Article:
Hurricane Season is a Good Time to Review Your Homeowner's Insurance

The Weather Network warns that warmer than normal sea surface temperatures off the eastern coast of the U.S. as well as the Gulf of Mexico mean that the Atlantic hurricane season this year has the potential to be a powerful one. This month, the Tropical Meteorology team at Colorado State University updated its April prediction of 13 named storms to 15, with six of those storms becoming hurricanes and two being major ones. With the most active hurricane months still in front of us, this is a good time to review your homeowner’s insurance and familiarize yourself with your policy.

Homeowners in 19 coastal states including Florida have separate storm deductibles, instituted by insurers to limit their exposure to losses caused by hurricanes and tropical storms. Hurricane deductibles are percentage or dollar deductibles that are higher than for other causes of loss, are fixed by state law, and apply only once during a hurricane season. By Florida law, all insurers must offer a hurricane deductible of $500, two percent, five percent and ten percent of the policy dwelling or structure limits. The percentages are based on the total value of the home. Property insurance rate filings must include mitigation discounts or credits for personal and commercial residential properties.

You may be able to lower your hurricane insurance costs by installing:

  • Wind-resistant roofing
  • Garage door braces
  • Storm shutters
  • Hurricane straps, clips, or anchor belts
  • An extra layer of waterproofing between your roof’s shingles and sheathing.

These storm deductibles are triggered by windstorm losses resulting only from a hurricane declared by National Weather Service and “apply for damage that occurs from the time a hurricane watch or warning is issued for any part of Florida, up to 72 hours after such a watch or warning ends and anytime hurricane conditions exist throughout the state.” That’s right. Standard homeowner policies only cover wind damage (some also cover wind-driven rain damage). Flood damage requires another policy offered by some insurance companies and the National Flood Insurance Program (NFIP). A 30-day waiting period from date of purchase is typically required before coverage goes into effect, so planning ahead is crucial. The NFIP offers a one-step flood risk profile for those who want to estimate their risk or premium.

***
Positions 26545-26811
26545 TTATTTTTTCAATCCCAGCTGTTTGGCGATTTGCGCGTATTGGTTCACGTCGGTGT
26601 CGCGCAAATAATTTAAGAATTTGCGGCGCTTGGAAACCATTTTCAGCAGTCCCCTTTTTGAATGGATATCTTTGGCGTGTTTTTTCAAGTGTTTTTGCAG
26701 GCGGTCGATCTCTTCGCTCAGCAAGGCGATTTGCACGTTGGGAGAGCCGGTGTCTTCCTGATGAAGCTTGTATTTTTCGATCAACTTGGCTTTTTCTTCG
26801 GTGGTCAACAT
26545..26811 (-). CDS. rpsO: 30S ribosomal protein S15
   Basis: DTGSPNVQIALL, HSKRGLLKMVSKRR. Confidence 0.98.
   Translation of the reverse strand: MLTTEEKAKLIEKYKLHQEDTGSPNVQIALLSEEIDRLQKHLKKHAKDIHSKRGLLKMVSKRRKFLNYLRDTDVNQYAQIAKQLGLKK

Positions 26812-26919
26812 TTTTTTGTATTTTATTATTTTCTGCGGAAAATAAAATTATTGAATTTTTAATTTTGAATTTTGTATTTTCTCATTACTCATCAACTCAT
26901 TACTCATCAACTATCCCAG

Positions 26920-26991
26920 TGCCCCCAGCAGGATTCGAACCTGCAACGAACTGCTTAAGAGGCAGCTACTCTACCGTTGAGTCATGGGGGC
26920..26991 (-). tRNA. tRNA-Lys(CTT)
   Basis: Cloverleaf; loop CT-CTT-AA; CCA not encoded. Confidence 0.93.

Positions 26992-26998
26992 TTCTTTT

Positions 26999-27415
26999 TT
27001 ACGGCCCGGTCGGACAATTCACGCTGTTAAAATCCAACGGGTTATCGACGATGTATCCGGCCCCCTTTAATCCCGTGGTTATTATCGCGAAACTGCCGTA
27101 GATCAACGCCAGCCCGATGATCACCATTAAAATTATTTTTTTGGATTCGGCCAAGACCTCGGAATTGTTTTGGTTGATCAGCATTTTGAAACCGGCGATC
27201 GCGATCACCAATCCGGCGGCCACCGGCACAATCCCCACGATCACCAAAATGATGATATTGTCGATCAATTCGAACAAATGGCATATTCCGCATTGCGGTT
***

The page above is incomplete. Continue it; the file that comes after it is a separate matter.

Standard homeowner’s insurance policies typically provide coverage for dwellings, unattached structures, personal property, loss of use, personal liability, and medical payments. In order to be adequately covered, the general guideline is that your home should be insured for the amount it will take to rebuild at current prices for building materials and labor costs. When it comes to personal property, a room-by-room inventory can be invaluable if a hurricane strikes. Consider using free online software that makes creating and keeping a home inventory easy by visiting

We Can Help

Insurance policies are legally binding contracts under which both parties have obligations. You pay your premiums and expect the insurer to compensate you fairly if you need to file a claim. Unfortunately, insurance companies are businesses, and they want to pay the claim for as little as possible – sometimes offering only a fraction of the claim’s true value. Here at Stabinski and Funt, P.A., we handle a wide range of hurricane-related insurance cases. Whether you have a storm surge, wind damage, roof damage or water penetration insurance claim on your residence or business, we are prepared to fight for you against insurance companies that have wrongfully denied or delayed claims, or failed to adequately cover the damage. If you are trying to put your life back together after a hurricane or have more questions about this topic, trust your case to the attorneys at Stabinski Law For 45 years, we have helped people understand their rights under the law. Contact us by calling 305-964-8644 or filling out a free case evaluation form.

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